Many women wrongly write off backpain as an inventible part of pregnancy.
Too many take a 'grin and bear it' approach. According to the Chiropractors’ Association of Australia, 69 per cent of pregnant women admit to suffering lower back pain but only 32 per cent do anything about it, resulting in the vast majority living with unnecessary pain.
A US study has recently found that 80 per cent of pregnant women who experience back pain slept less than four hours per night.
A good night’s sleep is imperative to health and wellbeing during pregnancy and little or disrupted sleep does not allow a pregnant body to rest and recover. For our bodies to be at their healthiest, we need a balanced diet, exercise and a rejuvenating sleep.
Therefore selecting the right mattress should be a carefully considered decision for expecting mothers. People come in different shapes and sizes and have different preferences for comfort levels and for support, this is even more so during pregnancy as your body is continually changing.
Here are some top tips to help expecting mothers chose the right bed for a perfect night’s sleep:
- Do your research before buying a bed. You spend almost a third of your life in your bed, so selecting the right bed must be based on a good understanding of how a bed is made and what your body needs both during and after your pregnancy. Make sure you spend about 10 minutes lying in each bed when you’re testing them. Close your eyes and concentrate on the pressure and any straining along your body from head to toe, especially your lumbar curve.
- Your bed must allow for correct weight distribution. Your bed needs to be able to recognise that weight distribution along your body is not in proportion to body shape. As your proportions continue to change throughout the pregnancy, it should have a mechanism by which it is able to be adjusted to your shape and weight distribution, as well as your partner’s.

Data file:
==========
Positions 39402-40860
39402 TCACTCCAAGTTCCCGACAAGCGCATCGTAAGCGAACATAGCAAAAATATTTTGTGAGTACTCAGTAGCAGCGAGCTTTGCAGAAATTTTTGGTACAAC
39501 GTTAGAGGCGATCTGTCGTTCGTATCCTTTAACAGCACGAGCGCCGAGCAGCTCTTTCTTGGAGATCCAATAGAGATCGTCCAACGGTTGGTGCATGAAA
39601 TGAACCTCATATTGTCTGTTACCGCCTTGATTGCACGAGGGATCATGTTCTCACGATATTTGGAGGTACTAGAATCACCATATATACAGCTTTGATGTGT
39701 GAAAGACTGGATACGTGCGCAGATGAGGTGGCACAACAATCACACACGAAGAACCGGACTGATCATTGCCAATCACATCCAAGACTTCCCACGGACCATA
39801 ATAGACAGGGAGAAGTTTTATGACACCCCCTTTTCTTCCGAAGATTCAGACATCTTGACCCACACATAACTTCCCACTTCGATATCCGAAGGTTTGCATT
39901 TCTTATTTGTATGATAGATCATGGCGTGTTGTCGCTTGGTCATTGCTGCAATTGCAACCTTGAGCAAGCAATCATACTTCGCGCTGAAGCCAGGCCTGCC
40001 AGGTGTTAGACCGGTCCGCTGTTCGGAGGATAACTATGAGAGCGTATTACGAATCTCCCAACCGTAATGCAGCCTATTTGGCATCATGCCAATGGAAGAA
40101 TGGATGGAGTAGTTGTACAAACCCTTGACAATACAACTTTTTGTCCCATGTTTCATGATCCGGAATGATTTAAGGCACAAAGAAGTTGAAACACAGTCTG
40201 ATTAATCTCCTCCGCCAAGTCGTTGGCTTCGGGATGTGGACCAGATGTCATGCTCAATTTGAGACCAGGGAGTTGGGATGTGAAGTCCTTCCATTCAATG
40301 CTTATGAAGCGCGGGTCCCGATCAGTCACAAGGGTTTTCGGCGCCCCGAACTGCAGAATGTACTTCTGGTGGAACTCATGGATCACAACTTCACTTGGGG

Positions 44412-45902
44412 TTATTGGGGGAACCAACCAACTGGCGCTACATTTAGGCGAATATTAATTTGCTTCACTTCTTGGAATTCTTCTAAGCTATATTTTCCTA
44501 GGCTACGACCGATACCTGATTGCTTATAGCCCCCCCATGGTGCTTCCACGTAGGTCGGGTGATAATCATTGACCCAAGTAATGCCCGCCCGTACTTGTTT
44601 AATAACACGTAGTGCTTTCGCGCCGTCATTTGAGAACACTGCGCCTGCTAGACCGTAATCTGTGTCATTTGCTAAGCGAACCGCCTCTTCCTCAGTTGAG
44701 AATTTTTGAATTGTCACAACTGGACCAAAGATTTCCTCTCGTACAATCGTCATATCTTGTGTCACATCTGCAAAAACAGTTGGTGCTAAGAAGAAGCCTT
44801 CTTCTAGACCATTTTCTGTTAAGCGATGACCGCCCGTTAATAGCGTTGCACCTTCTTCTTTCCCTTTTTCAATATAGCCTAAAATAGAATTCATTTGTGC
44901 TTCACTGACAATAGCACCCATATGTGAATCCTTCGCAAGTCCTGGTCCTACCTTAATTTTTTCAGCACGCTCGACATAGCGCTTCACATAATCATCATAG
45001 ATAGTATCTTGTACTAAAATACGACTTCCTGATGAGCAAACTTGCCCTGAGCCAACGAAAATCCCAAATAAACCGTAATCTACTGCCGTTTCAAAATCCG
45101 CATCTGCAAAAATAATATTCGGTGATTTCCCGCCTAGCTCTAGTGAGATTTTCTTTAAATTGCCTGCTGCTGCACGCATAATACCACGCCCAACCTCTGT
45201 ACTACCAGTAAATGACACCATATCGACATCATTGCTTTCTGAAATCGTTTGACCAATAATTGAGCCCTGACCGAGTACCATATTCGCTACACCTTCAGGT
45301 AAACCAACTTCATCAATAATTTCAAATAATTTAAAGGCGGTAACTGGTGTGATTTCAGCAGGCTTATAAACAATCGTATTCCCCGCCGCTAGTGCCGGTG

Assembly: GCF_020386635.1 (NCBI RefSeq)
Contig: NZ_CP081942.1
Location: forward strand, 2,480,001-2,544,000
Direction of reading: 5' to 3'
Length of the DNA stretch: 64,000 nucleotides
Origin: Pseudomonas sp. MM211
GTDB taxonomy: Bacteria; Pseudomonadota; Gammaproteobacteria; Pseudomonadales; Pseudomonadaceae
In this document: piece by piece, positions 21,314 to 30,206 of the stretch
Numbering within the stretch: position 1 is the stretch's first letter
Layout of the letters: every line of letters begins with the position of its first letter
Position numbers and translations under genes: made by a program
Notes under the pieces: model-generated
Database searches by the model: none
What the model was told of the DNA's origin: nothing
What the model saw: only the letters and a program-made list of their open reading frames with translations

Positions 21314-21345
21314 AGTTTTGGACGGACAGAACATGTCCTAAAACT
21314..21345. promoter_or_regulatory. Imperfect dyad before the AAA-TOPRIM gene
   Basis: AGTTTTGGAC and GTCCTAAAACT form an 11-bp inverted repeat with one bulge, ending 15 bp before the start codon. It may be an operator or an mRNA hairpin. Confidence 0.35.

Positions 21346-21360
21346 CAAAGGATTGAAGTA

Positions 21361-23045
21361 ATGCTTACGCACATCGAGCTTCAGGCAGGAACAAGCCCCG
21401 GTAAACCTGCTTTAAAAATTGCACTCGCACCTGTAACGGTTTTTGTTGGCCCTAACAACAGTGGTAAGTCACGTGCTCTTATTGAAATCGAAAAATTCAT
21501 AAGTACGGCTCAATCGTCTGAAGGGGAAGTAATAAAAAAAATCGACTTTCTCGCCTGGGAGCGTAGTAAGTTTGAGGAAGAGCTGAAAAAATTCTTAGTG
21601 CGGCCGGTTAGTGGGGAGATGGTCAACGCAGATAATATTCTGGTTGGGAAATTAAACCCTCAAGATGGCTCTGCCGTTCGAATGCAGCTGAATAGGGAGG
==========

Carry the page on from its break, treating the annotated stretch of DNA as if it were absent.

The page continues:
- Your bed must provide the right support customised to your body. The feel of the bed is important, but it is only part of the answer to a perfect night’s sleep and, just as importantly, a great night's rest. Don't buy a bed just because it feels comfortable - also consider the ability of the bed to give you the right support.
- Your bed must minimise partner disturbance. Choose a bed that allows for personalised comfort and support – there is not a 'one size fits all' approach to choosing a mattress. Designs that allow for different body shapes and comfort will inevitably result in a good night’s sleep for each person.
- Your bed must eliminate high pressure spots. The bed must minimise or eliminate high pressure spots, particularly at the hips and shoulders, and provide increased support in the lower back to improve spinal posture which can suffer during pregnancy.
- Your bed must cater to your body changing over time. Remember that while it is important that your new bed will support you during your pregnancy, it should additionally last you for the next 10 years or more, during which time your body will continue to change, so a good bed should be one that is good for your body now as it may be in 10 years.
Structural engineer with more than 20 years' experience